Joaquin: It was great working with Eva. They were like ‘we
cast Eva Mendes’. I was like ‘great’. Then I
met her and we were walking to the hotel and there were all these
cameras and I was like ‘oh, sorry. I know, it drives me
crazy’. So, she walked one way and I went the other way
and they followed her! ‘Who is this woman?’ [we laugh].
But with Eva I was surprised. James and I would get together every
weekend throughout filming and go over the following week’s
work and figure it out and Eva was there every, single day. We
had to tell her ‘actually, we’re not talking about
anything you should know about. It’s just about Bobby [Joaquin’s
character]. You don’t need to know’ and she’d
be like ‘oh, okay’. You don’t really have to
come in on weekends. The fact that she wanted to and was willing
to do that, I thought was really good. I thought she was really
EMILY: Your character in this film runs a club and is comfortable
in the club scene but are you comfortable in that world? [note:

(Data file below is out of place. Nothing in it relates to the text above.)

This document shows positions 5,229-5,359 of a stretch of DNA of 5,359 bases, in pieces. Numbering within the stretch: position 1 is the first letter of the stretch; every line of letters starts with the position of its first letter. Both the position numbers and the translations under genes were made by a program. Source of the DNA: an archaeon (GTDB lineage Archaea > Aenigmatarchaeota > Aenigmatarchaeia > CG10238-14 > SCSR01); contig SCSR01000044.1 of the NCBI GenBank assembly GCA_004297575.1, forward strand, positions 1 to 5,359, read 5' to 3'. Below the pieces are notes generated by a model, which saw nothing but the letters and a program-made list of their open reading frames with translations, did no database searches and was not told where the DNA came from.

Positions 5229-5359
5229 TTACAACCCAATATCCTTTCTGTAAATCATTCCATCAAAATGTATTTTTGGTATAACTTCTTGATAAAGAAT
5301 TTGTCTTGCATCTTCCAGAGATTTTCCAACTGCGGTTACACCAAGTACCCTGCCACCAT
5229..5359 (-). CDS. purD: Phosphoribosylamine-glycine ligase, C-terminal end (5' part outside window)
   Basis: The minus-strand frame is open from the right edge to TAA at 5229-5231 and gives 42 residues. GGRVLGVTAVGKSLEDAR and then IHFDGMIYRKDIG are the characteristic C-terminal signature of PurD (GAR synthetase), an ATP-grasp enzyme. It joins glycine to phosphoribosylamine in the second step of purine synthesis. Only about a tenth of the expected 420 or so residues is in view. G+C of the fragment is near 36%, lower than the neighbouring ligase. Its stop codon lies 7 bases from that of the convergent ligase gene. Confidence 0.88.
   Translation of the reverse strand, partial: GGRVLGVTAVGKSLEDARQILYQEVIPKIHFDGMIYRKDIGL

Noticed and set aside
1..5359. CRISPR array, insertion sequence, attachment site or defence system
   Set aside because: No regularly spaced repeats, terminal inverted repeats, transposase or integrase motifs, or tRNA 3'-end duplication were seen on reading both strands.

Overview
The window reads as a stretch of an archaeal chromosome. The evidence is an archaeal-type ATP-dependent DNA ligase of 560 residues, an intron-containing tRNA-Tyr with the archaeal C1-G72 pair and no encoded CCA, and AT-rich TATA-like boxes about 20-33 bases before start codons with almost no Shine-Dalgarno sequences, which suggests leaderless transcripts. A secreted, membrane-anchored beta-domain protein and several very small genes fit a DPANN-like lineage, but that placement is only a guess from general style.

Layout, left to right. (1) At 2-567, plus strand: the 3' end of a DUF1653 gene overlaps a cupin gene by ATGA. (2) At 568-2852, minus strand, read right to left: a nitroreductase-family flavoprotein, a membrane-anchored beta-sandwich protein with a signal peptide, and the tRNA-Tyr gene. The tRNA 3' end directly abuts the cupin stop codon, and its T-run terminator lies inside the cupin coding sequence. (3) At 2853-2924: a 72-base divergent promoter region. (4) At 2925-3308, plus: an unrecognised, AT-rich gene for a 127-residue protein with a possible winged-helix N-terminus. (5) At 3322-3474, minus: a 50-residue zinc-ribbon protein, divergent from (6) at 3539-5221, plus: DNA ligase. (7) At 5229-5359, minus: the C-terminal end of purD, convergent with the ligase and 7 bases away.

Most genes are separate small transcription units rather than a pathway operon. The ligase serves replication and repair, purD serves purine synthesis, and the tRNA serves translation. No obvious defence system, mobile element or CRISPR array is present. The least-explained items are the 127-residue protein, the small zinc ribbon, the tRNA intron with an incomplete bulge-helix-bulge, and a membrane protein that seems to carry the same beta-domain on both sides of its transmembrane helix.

Joaquin’s brother, actor River Phoenix died of a drug overdose
outside The Viper Room club in L.A. in 1993. Joaquin made the
911 call]. Is that your scene, personally?
Joaquin: Do I feel comfortable? No, it’s not my scene but
I don’t think I have a scene is the trouble. I’ve
been to clubs. I went to these clubs in New York. I’ve been
to places like when I was in my 20’s in New York although
it’s changed quite a lot. I just think they’re awful.
It’s unbearable to me. I don’t like being in an enclosed
place with really loud music and a lot of drunk people. It’s
not my idea of a good time. So, [for this movie] I went and I
was talking to a lot of these people that ran clubs, going around,
looking in the back room and the offices, how they did it. It’s
just such a miserable life. Honestly, they’re there to like
five in the morning and then back at like three in the afternoon.
It just seems like a miserable life.
EMILY: Okay, so no clubbing. What do you like doing when you have
Joaquin: It’s terrible. No one ever believes me. I do nothing.